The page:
OK, Corbyn, let's have an inquiry
In the wake of the Raed Salah fiasco a member of the British parliament made an outrageous intervention, about which every British Jew ought to feel thoroughly alarmed.
Salah was accused by the Home Secretary of being an antisemitic, Israeli Arab rabble-rouser who used his oratorical powers to defame both the Jewish state and the Jewish people. Last June, he journeyed to the UK but was arrested and threatened with deportation. However, last month, the deportation order was quashed when his appeal succeeded on all grounds.
The senior judges of the upper tribunal concluded that the Home Secretary had been "misled", had "acted under a misapprehension of the facts", and had shown "disproportionate interference" when deciding to ban him. He is now back in Israel, whose Arab citizens gave him a hero's welcome.
My present purpose is neither to evaluate Salah's particular brand of anti-Jewish prejudice (which is in fact commonplace among Islamists and their British supporters) nor to pass judgment on the unsatisfactory manner in which the British government dealt with his case - though I must place on record my opinion that if, over the years, the Israeli authorities had dealt with him in a much more robust manner it is just possible that the UK judiciary might have taken a less charitable view of Salah.
What about the influence of the Arab lobby on UK politics?
I want rather to focus on Jeremy Corbyn, the Labour MP for Islington North. Following Salah's legal victory over the Home Secretary, and the quashing of the deportation order, Corbyn appeared at a news conference held to celebrate this. Salah's lawyer was present, and used the occasion to suggest that the Public Inquiries Act of 2005 should be invoked in order to facilitate an investigation into (and I quote) "the government's relationship to the pro-Israel lobby" and in particular, the Prime Minister's "relationship to pro-Israel lobbying groups".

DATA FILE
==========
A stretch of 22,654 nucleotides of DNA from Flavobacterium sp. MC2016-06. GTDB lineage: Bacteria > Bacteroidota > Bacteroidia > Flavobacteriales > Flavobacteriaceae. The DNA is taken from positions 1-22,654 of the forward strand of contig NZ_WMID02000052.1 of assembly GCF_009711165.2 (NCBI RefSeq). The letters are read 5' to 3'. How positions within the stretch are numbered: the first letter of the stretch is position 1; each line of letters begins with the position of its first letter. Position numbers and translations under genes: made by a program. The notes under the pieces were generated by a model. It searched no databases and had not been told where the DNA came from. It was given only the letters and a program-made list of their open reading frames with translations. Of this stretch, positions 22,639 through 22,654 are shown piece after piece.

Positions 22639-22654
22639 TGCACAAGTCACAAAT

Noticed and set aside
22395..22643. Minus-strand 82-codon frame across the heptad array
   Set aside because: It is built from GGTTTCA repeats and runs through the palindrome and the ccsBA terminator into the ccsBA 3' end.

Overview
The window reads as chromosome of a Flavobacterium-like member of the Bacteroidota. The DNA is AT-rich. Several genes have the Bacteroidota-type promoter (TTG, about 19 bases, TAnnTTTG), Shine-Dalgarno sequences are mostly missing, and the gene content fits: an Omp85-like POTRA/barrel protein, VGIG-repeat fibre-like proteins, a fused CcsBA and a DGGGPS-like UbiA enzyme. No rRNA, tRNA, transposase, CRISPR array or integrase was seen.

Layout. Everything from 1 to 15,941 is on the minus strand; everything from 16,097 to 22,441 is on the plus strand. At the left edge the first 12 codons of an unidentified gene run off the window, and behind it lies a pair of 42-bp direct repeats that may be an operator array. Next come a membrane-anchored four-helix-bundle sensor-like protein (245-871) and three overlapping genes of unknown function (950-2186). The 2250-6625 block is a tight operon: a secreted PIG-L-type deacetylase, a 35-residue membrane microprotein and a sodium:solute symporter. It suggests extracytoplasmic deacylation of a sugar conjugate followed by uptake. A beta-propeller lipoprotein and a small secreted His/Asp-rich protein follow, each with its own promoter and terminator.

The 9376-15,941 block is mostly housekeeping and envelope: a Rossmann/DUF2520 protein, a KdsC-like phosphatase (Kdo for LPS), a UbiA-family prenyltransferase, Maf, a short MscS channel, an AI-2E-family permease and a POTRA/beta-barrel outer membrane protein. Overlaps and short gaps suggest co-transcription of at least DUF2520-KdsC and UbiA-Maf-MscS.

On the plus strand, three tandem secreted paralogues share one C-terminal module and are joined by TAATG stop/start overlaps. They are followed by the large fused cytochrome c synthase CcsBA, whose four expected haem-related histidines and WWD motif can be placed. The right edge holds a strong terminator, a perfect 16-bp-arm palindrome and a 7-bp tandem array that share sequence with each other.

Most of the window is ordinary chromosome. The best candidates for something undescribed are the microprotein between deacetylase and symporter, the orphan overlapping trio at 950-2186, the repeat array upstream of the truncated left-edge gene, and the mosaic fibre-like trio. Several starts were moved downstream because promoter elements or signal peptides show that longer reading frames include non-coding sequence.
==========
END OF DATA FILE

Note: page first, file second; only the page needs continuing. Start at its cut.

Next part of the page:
The lawyer, Tayyab Ali, went on to name Poju Zabludowicz, who he insisted was not merely a Conservative party funder (which is true) but was also "a trustee" both of the Board of Deputies and of the Community Security Trust. He is in fact neither. But this did not prevent Corbyn from identifying himself with and warmly supporting the proposal. And it is that support that I find outrageous.
If an inquiry were launched in the terms outlined by Ali and endorsed by Corbyn, it would of course amount to nothing less than an investigation of Jewish influence on the Conservative party and on the Conservative side of the coalition government.
Now you might argue that that itself is no reason why such an inquiry should not be launched. And you might remind me that, some 30 years ago, I published a monograph entitled The Jewish Community in British Politics, in which I devoted significant amounts of space to the very subject matter of Ali's proposal. So I did. But my monograph also dealt with the Jewish influence on the Liberal party, Labour, the Communist party, Plaid Cymru, the SNP and even the National Front.
Clearly, that is not the sort of balance that Ali and Corbyn have in mind. What they have in mind is a very public, officially sanctioned witch-hunt against British citizens of the Jewish persuasion. But I want to hold out an olive branch. I would support - in principle - a public inquiry into the matters that trouble them if (and only if) that same inquiry inquired into matters such as the Muslim dimension to the politics of the Labour party - in fact of all political parties - and the influence of the Arab lobby on UK politics.
Indeed if we are minded to investigate the impact of religious and ethnic minorities on the British polity let us do so by all means, but in a comprehensive, non-partisan way.
While Corbyn and Ali ponder my offer, let me point to another aspect of this sorry affair that must give cause for concern - that Corbyn, an MP taking the Labour whip, endorsed the call for an inquiry into Jewish influence on government but was not reprimanded in any way by the Labour leadership. I can only speculate as to why. Could it be the case because the Labour front bench did not want to alienate Muslim voters, who are more numerous than Jewish voters? Or that Ed Miliband is fearful of the anti-Zionist left and its present sway over the party he leads? As things stand, Miliband's silence on the Ali-Corbyn initiative speaks volumes.